Dedicated to coverage of UND Hockey; aka the team formerly known as the Fighting Sioux. More specifically, WCHA, NCHC and college hockey news stories in general. I post stories on the NHL, to include my favorite hockey teams, the Boston Bruins and the Minnesota Wild… I will post anything that happens that’s big in NHL hockey, hits, fights and suspensions. This is also an unapologetic UND hockey site. This site has no official connection to UND hockey, but we have been accused of being toadies.
On February 27, 2011, with about just over four minutes left in the first overtime, taking the puck from goaltender Fighting Sioux goalie Stephanie Ney, sophomore forward Monique Lamouruex calmly starts the rush up ice, literally skating through the Beaver defenders like they were standing still. It was like a scene straight out of a Hollywood movie. There was a faked shot at the blue line; then the patented toe drag around two Bemidji State defenders, before Monique deposited the puck behind the Beaver’s all-world goalieZuzana Tomcikova.
Game over!!! The UND womens hockey team flew off of the bench and mobbed Monique.
With the 3-2 win in overtime, the UND women were heading to the Final Face-Off for the first time in their program’s short history.
Even though their season would end the next weekend in Minneapolis, Minnesota at Ridder Arena with a 3-0 loss to Wisconsin Badgers, the UND women had made great progress that season.
Actually, the Women set seasons records in wins in each of the last three seasons; winning 20, 22 and 23 respectively.
Eric Classen / UND Athletics
It’s no mystery that during the last three seasons, Jocelyn and Monique Lamoureux have been the corner stones of the UND women’s hockey team, and this year’s senior class.
Both players have also been the face of UND head coach Brian Idahlski’s (91-102-21 UND, 198-122-32 career) team and where they’re trying to move the UND’s woman’s program.
The Lamoureux twins are world class players and 2010 Olympians Jocelyne Lamoureux (123g-154a—277pts) and Monique Lamoureux (108g-152a—260pts). Both players rank one and two and UND’s all-time scoring list. With each game, Jocelyne extends the all-time record at UND.
For the second year in a row, Jocelyne Lamoureux was named a top-10 finalist for the Patty Kaz award.
After a game earlier this season, UND woman’s head coach Brian Idalski said, “We talked about what our vision is here and being the pinnacle of woman’s hockey and making this our woman’s NHL.”
I do think coach Idalski is onto something. College hockey for women is basically their NHL outside of playing in international competition; there aren’t a lot of options for them. Women’s college hockey is stacked with world class athletes and Olympians.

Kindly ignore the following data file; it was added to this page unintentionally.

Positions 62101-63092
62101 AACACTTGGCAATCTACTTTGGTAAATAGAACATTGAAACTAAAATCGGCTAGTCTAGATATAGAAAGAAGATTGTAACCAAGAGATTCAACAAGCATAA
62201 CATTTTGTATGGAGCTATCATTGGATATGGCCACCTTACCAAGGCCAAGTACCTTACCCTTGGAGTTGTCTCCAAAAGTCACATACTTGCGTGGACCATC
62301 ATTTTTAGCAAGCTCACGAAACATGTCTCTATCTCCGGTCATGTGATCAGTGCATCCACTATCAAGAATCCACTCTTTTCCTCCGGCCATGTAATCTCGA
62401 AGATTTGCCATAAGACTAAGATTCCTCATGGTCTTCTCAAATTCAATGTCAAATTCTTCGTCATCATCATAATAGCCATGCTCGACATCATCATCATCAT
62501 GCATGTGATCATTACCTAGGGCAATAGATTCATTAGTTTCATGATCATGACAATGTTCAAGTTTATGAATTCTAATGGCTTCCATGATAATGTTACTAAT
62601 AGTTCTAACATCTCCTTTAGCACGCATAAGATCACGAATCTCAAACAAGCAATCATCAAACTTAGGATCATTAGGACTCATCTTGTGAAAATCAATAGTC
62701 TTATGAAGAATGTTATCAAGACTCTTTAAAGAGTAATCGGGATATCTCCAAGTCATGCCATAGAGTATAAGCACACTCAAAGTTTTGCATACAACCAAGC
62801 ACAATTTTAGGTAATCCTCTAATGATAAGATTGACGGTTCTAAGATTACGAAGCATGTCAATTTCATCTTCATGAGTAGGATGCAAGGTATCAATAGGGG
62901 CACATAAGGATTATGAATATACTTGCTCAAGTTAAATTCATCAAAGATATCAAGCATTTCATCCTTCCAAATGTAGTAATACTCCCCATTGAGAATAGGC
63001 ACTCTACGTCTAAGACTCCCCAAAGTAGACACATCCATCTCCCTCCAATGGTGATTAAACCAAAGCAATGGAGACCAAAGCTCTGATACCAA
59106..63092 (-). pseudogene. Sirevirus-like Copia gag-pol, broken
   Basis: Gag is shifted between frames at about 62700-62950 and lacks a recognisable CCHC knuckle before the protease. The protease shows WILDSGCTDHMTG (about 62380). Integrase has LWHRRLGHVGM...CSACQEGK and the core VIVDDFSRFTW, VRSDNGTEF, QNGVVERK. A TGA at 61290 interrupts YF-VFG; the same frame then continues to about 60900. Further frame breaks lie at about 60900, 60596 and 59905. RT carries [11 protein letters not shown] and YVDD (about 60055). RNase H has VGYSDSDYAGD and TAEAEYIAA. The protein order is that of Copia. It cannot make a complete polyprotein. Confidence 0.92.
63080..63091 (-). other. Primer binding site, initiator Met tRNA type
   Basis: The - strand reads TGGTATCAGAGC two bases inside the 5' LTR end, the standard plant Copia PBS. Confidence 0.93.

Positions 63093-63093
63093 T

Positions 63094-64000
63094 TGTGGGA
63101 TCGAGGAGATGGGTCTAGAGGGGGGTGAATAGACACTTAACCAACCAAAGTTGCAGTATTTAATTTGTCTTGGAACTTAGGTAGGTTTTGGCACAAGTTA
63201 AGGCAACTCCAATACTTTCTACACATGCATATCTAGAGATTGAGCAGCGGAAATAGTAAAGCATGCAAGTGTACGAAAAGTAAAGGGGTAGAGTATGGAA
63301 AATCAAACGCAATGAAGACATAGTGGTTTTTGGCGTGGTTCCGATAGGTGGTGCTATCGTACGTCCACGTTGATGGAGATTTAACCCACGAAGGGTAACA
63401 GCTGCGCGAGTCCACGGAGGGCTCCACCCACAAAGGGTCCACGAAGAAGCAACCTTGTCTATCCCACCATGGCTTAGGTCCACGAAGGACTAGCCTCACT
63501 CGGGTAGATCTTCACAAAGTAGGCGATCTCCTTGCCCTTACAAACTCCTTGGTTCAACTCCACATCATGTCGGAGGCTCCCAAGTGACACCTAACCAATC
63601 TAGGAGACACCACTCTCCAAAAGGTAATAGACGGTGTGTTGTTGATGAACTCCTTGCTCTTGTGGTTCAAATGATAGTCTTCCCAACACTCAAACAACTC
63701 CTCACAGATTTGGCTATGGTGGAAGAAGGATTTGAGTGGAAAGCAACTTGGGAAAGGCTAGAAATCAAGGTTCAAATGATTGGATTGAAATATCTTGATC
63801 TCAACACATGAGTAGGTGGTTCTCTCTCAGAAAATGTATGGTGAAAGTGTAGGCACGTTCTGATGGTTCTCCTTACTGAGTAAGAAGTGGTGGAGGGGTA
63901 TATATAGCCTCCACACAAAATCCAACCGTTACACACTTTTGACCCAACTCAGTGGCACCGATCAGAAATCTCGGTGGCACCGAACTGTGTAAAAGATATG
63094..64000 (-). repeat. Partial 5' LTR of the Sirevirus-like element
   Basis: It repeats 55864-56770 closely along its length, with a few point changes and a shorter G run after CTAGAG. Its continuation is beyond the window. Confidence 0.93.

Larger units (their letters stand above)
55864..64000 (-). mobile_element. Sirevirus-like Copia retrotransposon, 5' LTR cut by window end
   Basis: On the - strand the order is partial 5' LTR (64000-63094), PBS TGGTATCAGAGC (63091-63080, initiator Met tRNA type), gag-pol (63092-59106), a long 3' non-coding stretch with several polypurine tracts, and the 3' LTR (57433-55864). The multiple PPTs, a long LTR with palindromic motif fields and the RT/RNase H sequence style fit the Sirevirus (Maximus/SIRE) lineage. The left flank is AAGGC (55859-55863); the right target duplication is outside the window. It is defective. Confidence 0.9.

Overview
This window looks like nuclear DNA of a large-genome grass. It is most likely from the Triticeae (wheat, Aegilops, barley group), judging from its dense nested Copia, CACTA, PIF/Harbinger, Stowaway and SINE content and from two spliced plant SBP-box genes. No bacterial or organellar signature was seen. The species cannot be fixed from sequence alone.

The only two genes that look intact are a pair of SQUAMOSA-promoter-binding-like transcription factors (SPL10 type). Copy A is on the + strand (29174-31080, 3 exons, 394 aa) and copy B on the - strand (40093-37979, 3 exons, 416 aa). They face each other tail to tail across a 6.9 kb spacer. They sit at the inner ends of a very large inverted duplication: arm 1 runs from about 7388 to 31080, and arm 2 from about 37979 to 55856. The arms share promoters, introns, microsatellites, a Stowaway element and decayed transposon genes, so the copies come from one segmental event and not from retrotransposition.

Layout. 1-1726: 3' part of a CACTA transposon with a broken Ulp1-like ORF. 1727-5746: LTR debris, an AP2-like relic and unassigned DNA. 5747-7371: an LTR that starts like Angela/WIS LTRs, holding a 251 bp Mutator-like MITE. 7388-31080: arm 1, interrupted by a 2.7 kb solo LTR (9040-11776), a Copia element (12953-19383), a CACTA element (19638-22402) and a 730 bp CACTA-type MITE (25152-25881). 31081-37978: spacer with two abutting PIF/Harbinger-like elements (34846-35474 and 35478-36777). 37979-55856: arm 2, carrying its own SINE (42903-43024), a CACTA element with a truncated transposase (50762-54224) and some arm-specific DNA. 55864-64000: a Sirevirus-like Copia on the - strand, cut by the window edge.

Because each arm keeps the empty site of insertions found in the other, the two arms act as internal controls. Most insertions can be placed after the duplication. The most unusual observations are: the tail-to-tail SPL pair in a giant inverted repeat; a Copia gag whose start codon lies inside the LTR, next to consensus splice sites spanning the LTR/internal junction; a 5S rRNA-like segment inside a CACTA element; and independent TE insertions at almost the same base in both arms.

Eric Classen / UND Athletics
That’s what’s been happening at UND, the Lamoureux twins have set a very high bar for future UND woman’s players that are starting to emerge at UND. Michelle Karvinen is an example of the type of player you will probably see in the future, world class talent that plays for their country during the winter Olympics and international competitions.
Freshman forward Meghan Dufault is one of the new up and coming stars for UND and this is what she had to say about playing for with the Lamouruex twins.
“It’s definitely an honor to play with them,” Dufault said. “You learn so much from them every day, just their mentality and their skills you can take everything from what they do in practice and try make yourself more like them and learn of them. It’s a really good experience playing with them.”
So as the Lamoureux twins’ time at UND comes to an end, a few of the younger players will take on bigger roles for UND in the future. One them is all-world junior forward Michelle Karvinen, who helped team Finland win the bronze medal at the 2011 IIHF World Championship. This is what Megan Dufauflt has this to say on playing with the crafty junior forward.
“I think Karvinen is awesome to play with,” Dufauflt said. “She’s such a dynamic player and obviously she was in the Olympics too, so she highly skilled and you learn so much from her as well, she’s just like playing with the twins [Lamoureux’s]. I think they’re all great players that bring so much to the team that everyone can build off.
North Dakota isn’t ready to send this year’s senior class off just yet. There is still work to be done. With the win against the Minnesota State Mavericks (24-11-0, 18-10-0 WCHA), UND will try for the sweep tomorrow night at 2:07 pm against the Mavericks at Ralph Engelstad Arena.
I don’t really know if people will fully appreciate what Jocelyne and Monique Lamoureux have brought to the UND woman’s team until after they’re gone, they have set the bar very high and have given young women role models that they can be proud of.
Players of this caliber don’t come along every day and it’s hard to quantify or put into words what they did for the UND women’s team. Maybe we can just appreciate the memories they left us with and be thankful that we had an opportunity to watch them play.